The cancer stem cell (CSC) theory proposes that in the cancer cell population, there exists a small population of stem cells which have the capability of self-renewal and tumor-initiation. Recent research studies had revealed that CSCs in ovarian cancer are not only responsible for primary tumor growth and metastasis but also for chemotherapy resistance 10 . In studies on ovarian cancer stem cells, CD133 is one of most popular cell surface markers which has been used for the isolation of CSCs from various type of cancers, such as breast, colon, ovarian and prostate cancer 11 , 10 .

In this research study, we aimed to test the toxicity of Ngai bun ( Boesenbergia pandurata ) extract in different solvents on ovarian cancer OVP-10 cells and CD133 + sorted OVP-10 cells (CD133 + OVP-10 cells) to assess the therapeutic potential of this plant for ovarian cancer treatment.

Materials and Methods

Cell culture

Human ovarian cancer OVP-10 cells were grown in DMEM/F12 with 10% fetal bovine serum (Sigma-Aldrich, St. Louis, MO). The cells were maintained in cell culture flasks (25-cm 2 and 75-cm 2 ) in an incubator set at 37 0 C and 5% CO 2 . Cells were cultured and passaged two to three times before processing in the bioassays.

CD133+ cell sorting

OVP-10 cells were labelled with CD133 magnetic beads and sorted by magnetic-activated cell sorting (MACS), per the instructions of the Human CD133 MicroBead kit (kit and MACS sorting multi-stand were obtained from Miltenyi Biotec Inc., Auburn, CA). The CD133 + cancer cells were expanded to obtain enough cells for the bioassays.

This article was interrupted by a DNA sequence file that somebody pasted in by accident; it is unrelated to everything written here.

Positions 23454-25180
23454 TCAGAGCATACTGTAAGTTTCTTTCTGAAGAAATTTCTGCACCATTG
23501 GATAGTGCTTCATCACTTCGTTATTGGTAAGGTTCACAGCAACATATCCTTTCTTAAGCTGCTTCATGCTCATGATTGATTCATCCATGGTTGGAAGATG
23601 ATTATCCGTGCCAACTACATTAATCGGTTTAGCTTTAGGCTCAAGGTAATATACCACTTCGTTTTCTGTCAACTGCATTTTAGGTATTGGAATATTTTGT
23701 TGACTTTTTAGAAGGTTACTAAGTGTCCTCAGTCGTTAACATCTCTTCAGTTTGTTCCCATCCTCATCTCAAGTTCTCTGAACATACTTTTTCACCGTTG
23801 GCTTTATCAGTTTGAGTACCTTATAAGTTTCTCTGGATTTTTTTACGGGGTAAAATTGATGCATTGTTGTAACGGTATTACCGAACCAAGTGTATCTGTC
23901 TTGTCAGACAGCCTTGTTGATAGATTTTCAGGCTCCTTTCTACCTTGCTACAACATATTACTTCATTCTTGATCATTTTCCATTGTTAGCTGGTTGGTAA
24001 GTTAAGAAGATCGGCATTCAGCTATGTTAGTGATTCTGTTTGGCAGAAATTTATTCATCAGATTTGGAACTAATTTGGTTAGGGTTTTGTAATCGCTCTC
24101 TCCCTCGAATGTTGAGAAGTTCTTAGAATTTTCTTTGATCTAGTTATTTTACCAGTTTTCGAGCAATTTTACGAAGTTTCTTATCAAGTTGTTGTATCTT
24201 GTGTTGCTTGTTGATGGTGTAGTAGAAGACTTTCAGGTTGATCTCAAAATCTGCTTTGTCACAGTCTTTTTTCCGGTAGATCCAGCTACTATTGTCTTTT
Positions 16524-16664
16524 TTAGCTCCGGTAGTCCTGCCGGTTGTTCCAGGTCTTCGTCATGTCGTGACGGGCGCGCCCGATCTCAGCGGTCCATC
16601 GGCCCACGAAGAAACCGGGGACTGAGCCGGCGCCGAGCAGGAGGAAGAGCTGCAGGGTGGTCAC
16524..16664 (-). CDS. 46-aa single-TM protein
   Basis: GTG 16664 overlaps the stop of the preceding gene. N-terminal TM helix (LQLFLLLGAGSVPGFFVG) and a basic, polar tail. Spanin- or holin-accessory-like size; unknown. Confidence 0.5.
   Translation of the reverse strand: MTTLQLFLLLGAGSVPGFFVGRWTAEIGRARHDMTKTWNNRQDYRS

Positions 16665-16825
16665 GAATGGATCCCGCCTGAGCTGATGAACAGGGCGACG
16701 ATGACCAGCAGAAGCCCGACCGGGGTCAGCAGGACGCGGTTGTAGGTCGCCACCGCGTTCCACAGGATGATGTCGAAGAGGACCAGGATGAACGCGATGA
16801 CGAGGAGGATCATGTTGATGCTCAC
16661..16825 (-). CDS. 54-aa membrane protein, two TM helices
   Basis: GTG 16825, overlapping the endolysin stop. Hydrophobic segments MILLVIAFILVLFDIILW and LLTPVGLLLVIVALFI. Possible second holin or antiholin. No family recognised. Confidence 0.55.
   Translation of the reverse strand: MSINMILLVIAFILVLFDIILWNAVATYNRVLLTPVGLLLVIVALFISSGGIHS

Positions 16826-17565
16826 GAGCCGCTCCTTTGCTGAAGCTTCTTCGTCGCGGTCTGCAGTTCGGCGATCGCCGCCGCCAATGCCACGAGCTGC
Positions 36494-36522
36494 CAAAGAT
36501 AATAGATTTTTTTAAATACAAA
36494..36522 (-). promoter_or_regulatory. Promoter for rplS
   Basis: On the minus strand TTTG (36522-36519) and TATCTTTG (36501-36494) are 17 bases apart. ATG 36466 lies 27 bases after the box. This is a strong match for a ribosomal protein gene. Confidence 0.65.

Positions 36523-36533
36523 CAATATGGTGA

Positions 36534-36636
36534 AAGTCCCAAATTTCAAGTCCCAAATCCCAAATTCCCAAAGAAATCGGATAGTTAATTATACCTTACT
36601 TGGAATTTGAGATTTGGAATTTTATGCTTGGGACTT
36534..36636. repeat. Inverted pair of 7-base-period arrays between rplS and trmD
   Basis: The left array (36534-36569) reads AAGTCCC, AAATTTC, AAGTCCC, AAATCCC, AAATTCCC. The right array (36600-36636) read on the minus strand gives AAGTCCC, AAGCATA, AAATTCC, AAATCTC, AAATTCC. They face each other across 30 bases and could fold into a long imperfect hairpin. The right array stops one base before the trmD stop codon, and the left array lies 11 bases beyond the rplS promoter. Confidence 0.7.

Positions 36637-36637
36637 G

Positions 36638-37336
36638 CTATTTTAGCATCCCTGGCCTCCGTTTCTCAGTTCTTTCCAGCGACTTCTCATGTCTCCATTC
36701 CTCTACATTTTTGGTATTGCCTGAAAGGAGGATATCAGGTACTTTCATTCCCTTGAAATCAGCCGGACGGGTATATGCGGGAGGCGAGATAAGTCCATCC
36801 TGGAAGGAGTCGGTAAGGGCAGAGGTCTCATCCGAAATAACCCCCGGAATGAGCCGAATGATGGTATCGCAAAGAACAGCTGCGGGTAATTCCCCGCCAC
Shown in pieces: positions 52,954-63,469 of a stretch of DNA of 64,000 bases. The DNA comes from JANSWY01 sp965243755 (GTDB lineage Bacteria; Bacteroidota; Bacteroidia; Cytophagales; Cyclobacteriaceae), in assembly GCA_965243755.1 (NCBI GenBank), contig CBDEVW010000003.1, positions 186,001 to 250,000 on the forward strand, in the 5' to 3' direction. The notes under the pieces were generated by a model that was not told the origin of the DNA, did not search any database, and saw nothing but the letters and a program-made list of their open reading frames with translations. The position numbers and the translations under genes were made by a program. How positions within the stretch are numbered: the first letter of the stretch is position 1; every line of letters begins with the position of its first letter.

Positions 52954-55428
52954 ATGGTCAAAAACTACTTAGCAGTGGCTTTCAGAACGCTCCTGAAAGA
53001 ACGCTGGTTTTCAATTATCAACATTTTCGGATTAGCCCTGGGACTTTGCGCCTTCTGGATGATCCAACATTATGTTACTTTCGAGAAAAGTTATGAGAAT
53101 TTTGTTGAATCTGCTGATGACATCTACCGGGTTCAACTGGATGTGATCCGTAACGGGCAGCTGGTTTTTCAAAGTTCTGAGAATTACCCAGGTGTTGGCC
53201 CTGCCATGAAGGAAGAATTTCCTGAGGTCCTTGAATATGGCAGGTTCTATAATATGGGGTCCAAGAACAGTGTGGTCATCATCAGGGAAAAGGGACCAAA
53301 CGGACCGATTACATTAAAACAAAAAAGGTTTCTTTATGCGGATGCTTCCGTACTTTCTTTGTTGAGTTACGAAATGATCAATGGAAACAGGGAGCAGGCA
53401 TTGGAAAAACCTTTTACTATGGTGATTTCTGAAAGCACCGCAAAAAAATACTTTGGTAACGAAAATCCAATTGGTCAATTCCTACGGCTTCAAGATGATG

The standard drugs used in this study were doxorubicin (DOX) and tirapazamine (TPZ); both were purchased from Sigma-Aldrich. Ngai bun extract was isolated from fresh root, following a previously published protocol, and dissolved in the different solvents 7 .

Alamar Blue assay

The cell viability of ovarian cancer cells was tested by Alamar Blue assay. Cells were plated in a 96-well plate at a density of 2 x 10 4 cells/well. After plating for 24 h, cells were treated with the drugs at six differing concentrations (2000, 1000, 500, 250, 125, 62, and 0 μg/mL) for 48 h. The culture medium was then removed and the wells were replaced with fresh media. As a negative control, fresh media was also added to empty wells. All wells were added with 10 μl of the Alamar Blue solution and then re-incubated at 37 0 C, 5% CO 2 for 4 h. Data was collected by using a DTX880 system (Beckman-Coulter, Brea, CA), and fluorescence was monitored at 530-560 nm excitation wavelength and 590 nm emission wavelength.

Statistical analysis

Each experiment was repeated three times. The IC 50 and significant differences between mean values were calculated by using GraphPad Prism 7.0 (GraphPad Inc., La Jolla, CA), with p-value < 0.05 set as statistical significance.